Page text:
A WALK IN THE WOODS
by Lee Blessing.
Tricycle Theatre 269 Kilburn High Road NW6 7JR To 12 November.
Mon-Sat 8pm Mat Sat 4pm & 2 Nov 2pm.
Runs 1hr 50min One interval.
TICKETS 020 7328 1000.
Review: Carole Woddis 17 October.
Still has something to say.
Where will the Tricycle go after Nick Kent? It’s quite a thought, so distinctive has Kent’s mark been upon the theatre which in recent times has seen some of the most controversial political events of our time dramatised through his now-famous staged tribunal hearings.
It’s typical of him therefore that he would bow out with a season exploring probably the single most problematic political worry that has hung over mankind since the end of the Second World War – the Nuclear Bomb.
Lee Blessing’s award-winning 1987 two-hander kicks off the season (which runs to next February) in a revival directed by Kent himself. How serious, it asks, are those who negotiate on our behalf for world peace? And how far are they able to act on their own initiative?
In a portrait that wittily sets national traits – Russian cynicism and American idealism – against each other, it’s a drama that still carries some resonance, even if the nuclear arms race is not the issue currently uppermost in most people’s minds. Paradoxically that says something about the success of negotiators – here fictionalised by Blessing as past-masters of pointless posturing.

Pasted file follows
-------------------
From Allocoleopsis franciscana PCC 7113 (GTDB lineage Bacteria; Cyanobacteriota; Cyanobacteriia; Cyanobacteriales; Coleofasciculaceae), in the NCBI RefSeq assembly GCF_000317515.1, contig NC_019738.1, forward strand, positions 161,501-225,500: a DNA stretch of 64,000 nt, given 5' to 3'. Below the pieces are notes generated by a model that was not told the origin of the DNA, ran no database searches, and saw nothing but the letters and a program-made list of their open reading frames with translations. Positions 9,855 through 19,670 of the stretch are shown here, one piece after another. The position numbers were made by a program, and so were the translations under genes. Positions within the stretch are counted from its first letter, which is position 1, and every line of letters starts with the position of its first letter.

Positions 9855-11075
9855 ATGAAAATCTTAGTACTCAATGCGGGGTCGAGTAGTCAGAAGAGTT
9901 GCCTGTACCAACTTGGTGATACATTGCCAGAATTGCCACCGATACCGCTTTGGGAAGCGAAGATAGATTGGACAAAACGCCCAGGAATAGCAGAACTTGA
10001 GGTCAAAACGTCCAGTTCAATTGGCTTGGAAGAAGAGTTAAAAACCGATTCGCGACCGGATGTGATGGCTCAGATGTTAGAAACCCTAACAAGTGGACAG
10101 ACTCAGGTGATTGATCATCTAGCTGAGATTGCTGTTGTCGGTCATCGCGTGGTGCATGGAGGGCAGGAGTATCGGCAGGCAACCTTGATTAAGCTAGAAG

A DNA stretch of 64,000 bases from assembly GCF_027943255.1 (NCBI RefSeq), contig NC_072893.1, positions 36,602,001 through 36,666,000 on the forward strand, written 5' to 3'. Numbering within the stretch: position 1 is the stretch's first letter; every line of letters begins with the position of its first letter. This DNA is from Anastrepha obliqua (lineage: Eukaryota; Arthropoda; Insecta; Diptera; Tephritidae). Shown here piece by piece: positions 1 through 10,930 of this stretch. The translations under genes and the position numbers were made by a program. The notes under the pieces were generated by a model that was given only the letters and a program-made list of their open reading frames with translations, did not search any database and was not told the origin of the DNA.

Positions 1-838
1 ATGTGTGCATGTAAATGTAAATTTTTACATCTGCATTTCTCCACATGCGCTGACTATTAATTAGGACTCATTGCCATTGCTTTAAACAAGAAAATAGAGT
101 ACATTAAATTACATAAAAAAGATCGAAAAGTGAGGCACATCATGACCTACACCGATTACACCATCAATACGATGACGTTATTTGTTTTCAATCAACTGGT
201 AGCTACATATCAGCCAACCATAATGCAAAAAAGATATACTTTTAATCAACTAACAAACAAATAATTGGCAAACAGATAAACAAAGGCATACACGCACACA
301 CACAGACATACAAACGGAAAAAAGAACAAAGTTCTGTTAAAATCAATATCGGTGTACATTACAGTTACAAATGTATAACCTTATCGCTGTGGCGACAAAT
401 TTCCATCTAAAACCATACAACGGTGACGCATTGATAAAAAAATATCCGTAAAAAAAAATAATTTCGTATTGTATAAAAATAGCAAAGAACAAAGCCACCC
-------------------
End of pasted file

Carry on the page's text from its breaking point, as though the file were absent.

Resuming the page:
Blessing cleverly manages to wring the changes in a two-hour park bench conversation that carries slightly less zip than Michael Frayn’s later Copenhagen (which also employed diplomatic-scientific walks in the woods) but nonetheless entertains through its wry psychological insights into the real-politik that goes on – or did – between the super powers.
Blessing contrasts a wily Soviet – Steven Crossley nicely suggesting an old hand who has seen it all and knows how to employ every distracting ruse – with his younger, newer, American opponent.
Kent brings things up to date by replacing Blessing’s original male American negotiator with a female in line with recent American Foreign Secretaries. The result is an amusing battle of wills that strays into gender roles as well as star wars arenas.
Blessing tends to the stereotypical but Miriam Cyr, eyes narrowing, freshly determined and tending towards the humourless, makes a good foil for Crossley’s increasingly dilettante Russian adversary for whom personal diversions are his only weapon against a deadening disillusionment. Timely.
Andrey Botvinnik: Steven Crossley.
Joan Honeyman: Myriam Cyr.
Director: Nicholas Kent.
Designer: Polly Sullivan.
Lighting: Matthew Eagland.
Sound: Ed Borgnis.
A Walk in the Woods was first produced on Broadway at the Booth Theater. It premiered in London at The Comedy Theatre in 1988, featuring Sir Alec Guinness, in his final stage role, as Andrey Botvinnik.